AN EXHIBIT OF photographs of Native Americans currently running at the Buffalo Gallery in Alexandria seems more of a love chant than a war whoop. Most of the pictures, taken by John Running and Sue Bennett, are splendid. I had some problems, however, with the way they were displayed.

This is a very specialized show: It not only requires an interest in photography, but also an interest in things Indian. The pictures are much more than the stereotyped shots of old braves with wrinkled faces. Indeed, there are some of those, but most are of people doing something!

Bennett's picture titled "Norogachic Bridge" is a superior wide-angle, 20-by-30-inch Cibachrome print. Its main feature is a huge sweep of deep-blue sky with a giant fluffy cloud in the middle. The Indians are silhouetted at the bottom of the picture, coming off the bridge.

Beside it hang two 30-by-30 color portraits of fine technical quality, but somewhat undercropped. The more you look at them, the more you realize there should have been more emphasis on those piercing eyes.

In the same grouping, the tightly-cropped picture of a Tarahumara woman and baby shows how it should be done..

Bennetts' four black-and-whites work well together. They seem to be prints from the full negative, and the white space gives a quiet, high-key impression. They were shot at different times and different places, but the faces complement each other. There is a black face with a feathery headdress; a portrait of an elderly man with long braided pigtails; a maiden who looks almost oriental; and a frowning chief in a headdress bursting with feathers. Each with a different personality, together a tribe.

Running's pictures first appeared in his book, "Honor Dance," published by the University of Nevada Press in 1985.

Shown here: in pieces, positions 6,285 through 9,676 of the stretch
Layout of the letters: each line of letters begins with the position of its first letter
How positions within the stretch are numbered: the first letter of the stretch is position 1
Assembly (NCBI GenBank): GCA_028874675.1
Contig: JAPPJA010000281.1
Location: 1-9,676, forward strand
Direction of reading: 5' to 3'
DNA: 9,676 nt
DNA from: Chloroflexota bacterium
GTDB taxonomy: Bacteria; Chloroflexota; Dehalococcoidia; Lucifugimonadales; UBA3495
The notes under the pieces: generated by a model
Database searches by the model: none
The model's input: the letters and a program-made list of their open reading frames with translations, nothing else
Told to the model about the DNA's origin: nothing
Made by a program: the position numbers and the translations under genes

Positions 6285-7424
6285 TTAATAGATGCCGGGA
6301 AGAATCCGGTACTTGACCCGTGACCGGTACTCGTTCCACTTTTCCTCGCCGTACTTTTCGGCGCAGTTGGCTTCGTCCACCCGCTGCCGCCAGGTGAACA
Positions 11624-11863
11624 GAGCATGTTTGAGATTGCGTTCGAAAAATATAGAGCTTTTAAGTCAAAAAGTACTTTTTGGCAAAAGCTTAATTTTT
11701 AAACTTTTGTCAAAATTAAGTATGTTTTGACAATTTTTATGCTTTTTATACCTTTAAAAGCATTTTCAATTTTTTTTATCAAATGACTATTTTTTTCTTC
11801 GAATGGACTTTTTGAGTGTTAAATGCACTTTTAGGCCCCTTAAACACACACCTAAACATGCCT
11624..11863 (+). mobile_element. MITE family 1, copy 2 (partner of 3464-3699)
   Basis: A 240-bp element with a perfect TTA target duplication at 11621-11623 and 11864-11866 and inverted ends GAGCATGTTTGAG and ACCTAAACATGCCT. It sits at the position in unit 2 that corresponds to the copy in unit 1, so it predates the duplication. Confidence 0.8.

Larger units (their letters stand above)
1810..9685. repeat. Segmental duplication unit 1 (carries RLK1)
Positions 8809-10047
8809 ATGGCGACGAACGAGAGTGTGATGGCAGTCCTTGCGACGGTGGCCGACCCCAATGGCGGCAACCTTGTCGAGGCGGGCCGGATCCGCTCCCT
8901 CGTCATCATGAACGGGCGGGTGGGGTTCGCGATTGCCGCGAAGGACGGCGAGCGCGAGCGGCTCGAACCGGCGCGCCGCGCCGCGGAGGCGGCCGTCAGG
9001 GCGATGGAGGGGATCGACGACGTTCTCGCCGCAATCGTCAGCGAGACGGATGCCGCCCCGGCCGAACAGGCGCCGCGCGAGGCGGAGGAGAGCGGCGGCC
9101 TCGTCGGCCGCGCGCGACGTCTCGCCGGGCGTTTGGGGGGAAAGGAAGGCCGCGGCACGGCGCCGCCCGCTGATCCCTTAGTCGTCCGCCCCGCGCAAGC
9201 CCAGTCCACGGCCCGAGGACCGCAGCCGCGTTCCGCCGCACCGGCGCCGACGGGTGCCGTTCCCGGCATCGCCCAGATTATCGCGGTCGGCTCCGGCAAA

This exhibit is a wide-ranging collection, encompassing many tribes. There is a picture called "Blackfeet Hands" -- a picture of handprints on the rump of a pony. The handprints are red, red as low-mountain clay, and the horse is white. It is in the ancient tradition in which a warrior paints symbols on his mount.

Nearby is a powerful shot of a sunset across the tops of three tepees. The reds, oranges and browns roll across the sky to wrap the tepee poles in warmth.

A picture titled "Dancer's Feet, Animal Dance," is everything an Indian dance should be. The remarkably sharp and detailed photography shows the precisely wrapped leather leggings, the stitching on the moccasins and even the grain in the dirt underfoot.

Be sure to see a wonderful picture called "Corn Dance" made at San Ildefonso Pueblo, New Mexico. It is a moving, low-key semi-closeup of an Indian woman holding pine boughs, wearing what is reminiscent of a Viking headdress.

The greens of her dress and of the pine are spectacularly unique in this show, in which most of the pictures reflect the reds, browns and dust tones of the southwest.

Be prepared to spend some time on this exhibit. Since the pictures are mounted under glass, the reflections are toublesome; you have to find just the right spot to view each picture.

You'll also have to concentrate a bit, since the pictures are hung too close together and there are, perhaps, too many in the show. It's regrettable that the gallery couldn't have cleared more space.

Both photographers use Nikons, with a full range of lenses. They shoot Kodachrome 64 for color, which is handled by a friendly lab in Phoenix, and Tri-X for black and white (which they process and print themselves).

The show will continue at the Buffalo Gallery, 127 S. Fairfax Street, Alexandria, through the July 4 weekend. SENIORS' SNAPS -- An exhibit of photographs by men and women 60 or older opens this Saturday at the Charter House, 1316 Fenwick Lane in Silver Spring. Opening reception, with announcement of awards, is at 2 p.m. Call 495-0700.